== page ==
Over breakfast at a popular West Seattle haunt, David “the Dog Trainer” Hogan, ’00, shares animated talk about the reinforcement necessary to motivate dogs—and even chickens—to behave.
Enter, stage left, Terence and Sarah Cardinal, who approach the trainer with noticeable enthusiasm. The Cardinals are more than a little appreciative that Hogan’s visit to their West Seattle home resulted in big changes to the soiling habit of their boxer.
Theirs had been a happy history with boxers, although this particular one turned out to be a challenge.
“David just came to the house once,” Terence notes, “and it gave us a foundation that really helped.”
“Our dog is so much better,” adds Sarah. “Now he’s excellent.”
It’s a dream testimonial for the dog trainer, yet not unusual for Hogan. What at first was a way to support his acting career soon matured into a successful business that now employs his actress wife Angela DiMarco as operations manager and four others part time. When he’s not cast in a Seattle theatrical production, Hogan routinely meets one-on-one with his 30 dog clients, a little clicker in hand and freeze-dried liver or jerky treats in his pocket. He branded David the Dog Trainer—from the jacket he wears to his business cards—in Seattle University colors: black and red.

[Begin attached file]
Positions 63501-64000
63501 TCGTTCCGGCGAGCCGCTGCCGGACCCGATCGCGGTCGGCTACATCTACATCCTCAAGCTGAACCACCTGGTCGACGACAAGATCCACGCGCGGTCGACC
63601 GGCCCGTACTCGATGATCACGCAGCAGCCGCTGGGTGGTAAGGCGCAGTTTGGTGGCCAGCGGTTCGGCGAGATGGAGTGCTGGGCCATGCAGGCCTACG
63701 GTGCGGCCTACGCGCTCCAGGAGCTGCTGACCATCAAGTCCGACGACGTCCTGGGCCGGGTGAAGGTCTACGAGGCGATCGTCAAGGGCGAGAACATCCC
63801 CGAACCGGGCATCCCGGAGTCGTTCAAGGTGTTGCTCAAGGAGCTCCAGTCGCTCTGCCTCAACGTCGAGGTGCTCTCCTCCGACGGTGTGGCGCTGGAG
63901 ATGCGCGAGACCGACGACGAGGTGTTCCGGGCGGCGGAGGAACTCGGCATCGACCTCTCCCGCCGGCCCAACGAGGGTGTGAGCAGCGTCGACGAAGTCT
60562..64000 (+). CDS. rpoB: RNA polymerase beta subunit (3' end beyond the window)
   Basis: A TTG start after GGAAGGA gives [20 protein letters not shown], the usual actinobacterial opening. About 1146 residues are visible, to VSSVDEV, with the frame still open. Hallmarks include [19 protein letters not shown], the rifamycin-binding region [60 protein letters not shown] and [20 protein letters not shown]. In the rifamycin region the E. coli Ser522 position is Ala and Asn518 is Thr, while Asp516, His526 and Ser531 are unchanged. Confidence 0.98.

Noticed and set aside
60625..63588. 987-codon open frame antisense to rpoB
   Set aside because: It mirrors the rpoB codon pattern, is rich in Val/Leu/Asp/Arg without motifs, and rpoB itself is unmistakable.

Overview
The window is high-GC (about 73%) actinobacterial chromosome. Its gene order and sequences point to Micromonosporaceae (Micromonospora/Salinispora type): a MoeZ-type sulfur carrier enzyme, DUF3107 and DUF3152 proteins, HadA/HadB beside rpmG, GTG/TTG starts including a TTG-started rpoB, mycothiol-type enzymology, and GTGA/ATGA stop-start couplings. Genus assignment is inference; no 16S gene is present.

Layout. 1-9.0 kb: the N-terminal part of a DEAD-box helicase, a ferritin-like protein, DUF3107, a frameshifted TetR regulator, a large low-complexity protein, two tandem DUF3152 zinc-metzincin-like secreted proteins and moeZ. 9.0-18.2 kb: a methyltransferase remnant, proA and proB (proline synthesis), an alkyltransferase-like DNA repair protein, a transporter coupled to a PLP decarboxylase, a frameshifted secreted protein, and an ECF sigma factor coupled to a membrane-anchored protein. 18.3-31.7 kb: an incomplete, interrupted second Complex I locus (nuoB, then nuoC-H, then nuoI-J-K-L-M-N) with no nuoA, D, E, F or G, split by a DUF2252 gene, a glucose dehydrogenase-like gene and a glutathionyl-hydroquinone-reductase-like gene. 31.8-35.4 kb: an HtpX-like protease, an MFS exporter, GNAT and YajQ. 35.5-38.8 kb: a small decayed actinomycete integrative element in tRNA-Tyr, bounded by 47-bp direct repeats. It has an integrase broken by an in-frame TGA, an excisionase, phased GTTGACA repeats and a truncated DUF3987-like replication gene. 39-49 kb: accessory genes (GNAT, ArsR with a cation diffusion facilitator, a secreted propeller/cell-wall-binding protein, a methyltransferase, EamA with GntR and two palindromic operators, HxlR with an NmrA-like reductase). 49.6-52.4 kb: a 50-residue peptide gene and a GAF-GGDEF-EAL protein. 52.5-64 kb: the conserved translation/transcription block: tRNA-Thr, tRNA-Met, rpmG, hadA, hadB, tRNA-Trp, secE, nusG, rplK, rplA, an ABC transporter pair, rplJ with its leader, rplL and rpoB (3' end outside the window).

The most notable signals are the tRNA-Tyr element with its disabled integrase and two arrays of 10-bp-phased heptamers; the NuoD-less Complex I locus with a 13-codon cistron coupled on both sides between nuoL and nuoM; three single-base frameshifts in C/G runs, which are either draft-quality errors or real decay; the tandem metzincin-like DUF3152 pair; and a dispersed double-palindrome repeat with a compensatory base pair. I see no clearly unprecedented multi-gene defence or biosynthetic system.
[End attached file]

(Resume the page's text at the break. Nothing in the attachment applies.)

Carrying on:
The dog act began when Hogan and DiMarco moved to Los Angeles for a short time in 2003, to see if Hollywood was in their future.
“Bad timing,” he says, “but we did adopt a dog while we were down there.”
Vida, then a two-year-old boxer mix, lured Hogan to what he describes as the often confusing and contradictory ideas about dogs and their behavior. A dog groomer at first, Hogan later became a dog walker before he picked up the scent for dog training.
Living and working with dogs made him curious.
“Vida inspired me to want to learn more,” he says. “She made me wonder. When a dog is just growling, is there intent to do harm? Or is the dog simply communicating?”
By then, Lily, a Lhasa Apso, had been added to his family.
Hogan trekked to Legacy Canine Behavior and Training in Sequim, Wash., where he began his groundwork with…chicken training. “If you can learn to train a chicken, you can clicker train a dog,” he says.
The clicker’s sound is conditioned reinforcement to a dog, or a chicken, a little like cash is to people. “If money couldn’t buy anything, it wouldn’t be exciting, but it leads to other stuff. That’s what a clicker does. It’s the stimulus that leads to food,” he says.
Hogan’s hunger to understand more about dogs took him to San Francisco for a six-week seminar with author and dog behaviorist Jean Donaldson at the Academy for Dog Trainers of the Society for the Prevention of Cruelty to Animals. Ian Dunbar, the British pioneer in lure reward training, also became a mentor along with other leading experts in the field. In no time, Donaldson described Hogan as “spectacular at both training and communicating.”